We are not called to be mimics of the Blessed Mother, dressing as would be appropriate for a first-century Palestinian peasant woman (e.g., long veils, skirts to the floor, sandals). We are called to imitate the Blessed Mother in her virtues. In terms of modesty, that might mean dressing in a way that is appropriate to one’s culture and circumstances, not drawing undue attention to oneself either in one’s dress or undress, remaining circumspect about one’s own choices, and not denouncing the reasonable choices of others.
Overall, I agree with this article of Michelle Arnold. However, what tends to happen in discussions about modesty is that those on one side of the debate tend to present a caricature of the other side or generalize too much about the habits of the other side. In particular, I disagree with her remark about Fatima. I believe it is pretty clear what fashions Our Lady was referring to: the ones that lead many souls to hell. Enough said.
But I believe she is spot on with the last sentence in the quote. Modesty is both objective and subjective: it has to do both with the manner of dress and behavior of the one who is looked at, and the internal dispositions of the one who looks (or doesn’t look).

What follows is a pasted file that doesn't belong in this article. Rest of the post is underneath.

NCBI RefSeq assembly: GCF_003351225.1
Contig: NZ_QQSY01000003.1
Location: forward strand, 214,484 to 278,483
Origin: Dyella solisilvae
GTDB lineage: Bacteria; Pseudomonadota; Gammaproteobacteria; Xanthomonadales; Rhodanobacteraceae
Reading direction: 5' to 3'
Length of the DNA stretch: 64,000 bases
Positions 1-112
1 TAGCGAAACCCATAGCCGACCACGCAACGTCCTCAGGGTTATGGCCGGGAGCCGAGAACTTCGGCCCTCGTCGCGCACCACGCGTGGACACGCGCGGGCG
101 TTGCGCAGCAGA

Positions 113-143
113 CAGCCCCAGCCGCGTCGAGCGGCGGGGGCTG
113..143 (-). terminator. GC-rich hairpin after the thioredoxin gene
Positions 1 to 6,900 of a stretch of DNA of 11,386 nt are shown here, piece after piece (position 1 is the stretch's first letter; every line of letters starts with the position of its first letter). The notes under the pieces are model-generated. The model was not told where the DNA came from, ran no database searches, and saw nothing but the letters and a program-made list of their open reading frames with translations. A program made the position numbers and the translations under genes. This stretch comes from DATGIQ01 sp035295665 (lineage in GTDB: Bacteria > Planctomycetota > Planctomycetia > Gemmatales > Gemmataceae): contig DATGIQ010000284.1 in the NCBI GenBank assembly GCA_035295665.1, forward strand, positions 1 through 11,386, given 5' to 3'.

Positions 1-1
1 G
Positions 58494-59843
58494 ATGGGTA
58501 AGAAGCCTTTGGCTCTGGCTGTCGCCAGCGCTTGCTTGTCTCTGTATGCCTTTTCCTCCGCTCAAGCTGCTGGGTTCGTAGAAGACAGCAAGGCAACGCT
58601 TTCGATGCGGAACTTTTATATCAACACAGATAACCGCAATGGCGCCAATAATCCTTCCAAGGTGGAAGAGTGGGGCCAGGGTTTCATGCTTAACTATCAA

It seems to me that Christopher West, Fr. Thomas Loya, et al. place all the emphasis on the internal subjective dispositions of beholder. Many of those on the other side focus almost exclusively on objective norms of modest dress.
Objective norms are useful up to a point. But they can become counterproductive when they no longer help to form the conscience and begin to supplant the free use of good judgment, or when they facilitate zealotry, hypocrisy and rash judgment in regard to those who “don’t measure up.”
I believe the use of dress codes, in schools for example, are a slightly different question, because of the need for good order, for the students to have clarity of what is expected of them, and because of certain “political” and disciplinary issues.
Modesty is best taught in the context of general catechesis and spiritual formation. It is part of the life of virtue. I find where this is done, the standard of modesty goes up without too much scrupulosity or lack of charity.
And I think, ultimately, this is Michelle Arnold’s point. It is true devotion to Mary that will bring about Mary-like behavior. In the first place this is an interior change, and depends on a personal encounter with Our Lady for which no set of rules will substitute. In the end one must dress themselves. It is no one else’s responsibility and the choices involved here have to proceed from a heart which is modest.
Frankly, I believe one may find at times a modest bearing that may or not measure up to all the rules because there is real virtue present, and on the other hand, you can have rule perfection without deep virtue. It is interior union with Our Lady that helps us to make better judgments freely out of love for God. When that happens the outside will match the inside.